Develop a Comprehensive Training Program
Once you’ve selected a successor, set him or her up for success by putting a formal plan in place for training them. Expose your successor to every area of your business and involve them in decision-making processes whenever possible. Identify holes in their knowledge that you can help fill through your own training or outside training, if necessary. Don’t micromanage—as your successor gains more knowledge, allow them to actively begin running some areas of the business. Also, be sure your company’s operating procedures are well documented for your successor’s reference and future use.
Conduct a Business Valuation
Even if you aren’t planning to sell your business, it is still beneficial to put an economic value on it. Knowing what your business is worth can help you plan for retirement and, should the unexpected happen, it can help your family understand the company’s worth should they have to sell it. Stay up-to-date by having occasional business valuations done.
Document Your Succession Plan
Be sure to put your plan in writing. Carefully detail the following in a written document:
- An identified successor or list of possible successors
- A timeline for your succession that includes your exit date
- The up-to-date valuation of your business
- The legal process through which your business will be transferred or sold, including how it will be funded
- All standard operating procedures and documentation related to the business.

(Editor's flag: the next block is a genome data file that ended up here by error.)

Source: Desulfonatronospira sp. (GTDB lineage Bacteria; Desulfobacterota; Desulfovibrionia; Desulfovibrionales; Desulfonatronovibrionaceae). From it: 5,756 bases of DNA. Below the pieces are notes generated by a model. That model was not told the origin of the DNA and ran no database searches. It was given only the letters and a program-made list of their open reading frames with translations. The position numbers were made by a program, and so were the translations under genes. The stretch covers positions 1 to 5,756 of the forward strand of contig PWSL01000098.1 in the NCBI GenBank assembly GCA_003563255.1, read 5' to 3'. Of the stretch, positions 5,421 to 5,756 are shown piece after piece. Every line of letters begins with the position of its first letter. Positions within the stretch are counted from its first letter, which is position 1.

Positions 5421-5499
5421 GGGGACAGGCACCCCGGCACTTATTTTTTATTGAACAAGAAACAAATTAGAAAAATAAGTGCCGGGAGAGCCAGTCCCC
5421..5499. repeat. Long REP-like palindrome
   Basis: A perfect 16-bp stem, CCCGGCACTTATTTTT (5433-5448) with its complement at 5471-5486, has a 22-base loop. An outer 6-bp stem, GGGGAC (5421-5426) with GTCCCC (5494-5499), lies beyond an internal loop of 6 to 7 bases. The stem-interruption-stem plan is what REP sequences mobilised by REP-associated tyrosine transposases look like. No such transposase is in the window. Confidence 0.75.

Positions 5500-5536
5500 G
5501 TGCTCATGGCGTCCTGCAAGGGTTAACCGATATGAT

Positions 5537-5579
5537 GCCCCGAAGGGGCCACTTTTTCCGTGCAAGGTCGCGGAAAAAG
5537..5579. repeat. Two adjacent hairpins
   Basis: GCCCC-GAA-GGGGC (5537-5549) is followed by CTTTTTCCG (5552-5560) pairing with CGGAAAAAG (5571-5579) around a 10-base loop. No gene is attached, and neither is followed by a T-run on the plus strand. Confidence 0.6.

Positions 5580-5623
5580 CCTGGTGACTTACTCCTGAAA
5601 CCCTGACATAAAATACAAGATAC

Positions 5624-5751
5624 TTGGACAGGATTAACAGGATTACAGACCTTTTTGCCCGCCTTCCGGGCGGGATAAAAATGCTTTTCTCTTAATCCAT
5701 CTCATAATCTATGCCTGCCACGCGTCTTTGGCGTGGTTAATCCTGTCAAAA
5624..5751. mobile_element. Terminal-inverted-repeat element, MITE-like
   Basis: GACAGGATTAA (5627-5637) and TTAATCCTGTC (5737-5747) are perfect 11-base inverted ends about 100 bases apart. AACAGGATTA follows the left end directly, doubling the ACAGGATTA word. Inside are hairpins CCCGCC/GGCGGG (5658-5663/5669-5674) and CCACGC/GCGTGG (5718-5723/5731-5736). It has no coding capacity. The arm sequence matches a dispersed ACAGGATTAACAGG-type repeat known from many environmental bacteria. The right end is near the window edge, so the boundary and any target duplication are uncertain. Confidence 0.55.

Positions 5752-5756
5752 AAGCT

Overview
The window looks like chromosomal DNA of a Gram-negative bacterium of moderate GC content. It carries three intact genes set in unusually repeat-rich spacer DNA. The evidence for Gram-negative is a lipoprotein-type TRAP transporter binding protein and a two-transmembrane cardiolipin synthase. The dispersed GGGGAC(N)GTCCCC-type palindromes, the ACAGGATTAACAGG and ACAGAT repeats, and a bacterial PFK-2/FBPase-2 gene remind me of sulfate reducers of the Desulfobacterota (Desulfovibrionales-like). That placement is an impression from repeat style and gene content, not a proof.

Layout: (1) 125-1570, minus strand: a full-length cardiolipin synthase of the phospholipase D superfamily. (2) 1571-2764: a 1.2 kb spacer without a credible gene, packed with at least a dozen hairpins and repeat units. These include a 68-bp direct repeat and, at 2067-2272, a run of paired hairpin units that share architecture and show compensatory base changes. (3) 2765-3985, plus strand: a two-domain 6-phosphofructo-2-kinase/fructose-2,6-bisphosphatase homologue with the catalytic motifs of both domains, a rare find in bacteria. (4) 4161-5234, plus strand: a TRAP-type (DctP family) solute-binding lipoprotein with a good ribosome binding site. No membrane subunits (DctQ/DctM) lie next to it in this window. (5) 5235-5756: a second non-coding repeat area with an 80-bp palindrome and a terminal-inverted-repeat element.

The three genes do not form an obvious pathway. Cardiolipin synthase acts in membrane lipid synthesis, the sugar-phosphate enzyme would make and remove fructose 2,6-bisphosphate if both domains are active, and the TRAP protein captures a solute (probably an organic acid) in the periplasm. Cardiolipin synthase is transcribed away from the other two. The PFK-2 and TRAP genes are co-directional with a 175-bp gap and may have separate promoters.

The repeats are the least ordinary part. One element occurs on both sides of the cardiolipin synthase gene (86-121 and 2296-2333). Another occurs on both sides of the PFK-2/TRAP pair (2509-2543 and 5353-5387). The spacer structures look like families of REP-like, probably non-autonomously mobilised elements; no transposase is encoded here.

Review and Regularly Update Your Plan
Once you’ve taken all the steps to identify possible successors, strategically thought through the exit planning process and carefully documented everything, be sure to annually review and update your plan. Many things can happen in the future, and these changes should be reflected in your written succession plan. The key employee you’ve identified as a successor may leave. Or the adult child you thought would take over may lose interest. Keep your plan current.
Poor Succession Planning Examples Are Not Unusual
Succession planning can be very complicated, and when it isn’t done right, businesses can fail. There are numerous succession planning examples in the business world where things didn’t go well when a new owner took over a company. Family conflicts, a lack of proper training, a new owner’s differing vision about how the company should be run, and a host of other issues can create problems for small businesses. Getting the assistance of a lawyer that specializes in business succession planning can put you on the road to a successful exit strategy.
Contact an Experienced Business Attorney for Assistance
Lusk Law, LLC has years of experience helping small business owners with their succession planning needs. Contact us today for assistance by calling us at (443) 535-9715. Advocates for Life’s Obstacles and Opportunities.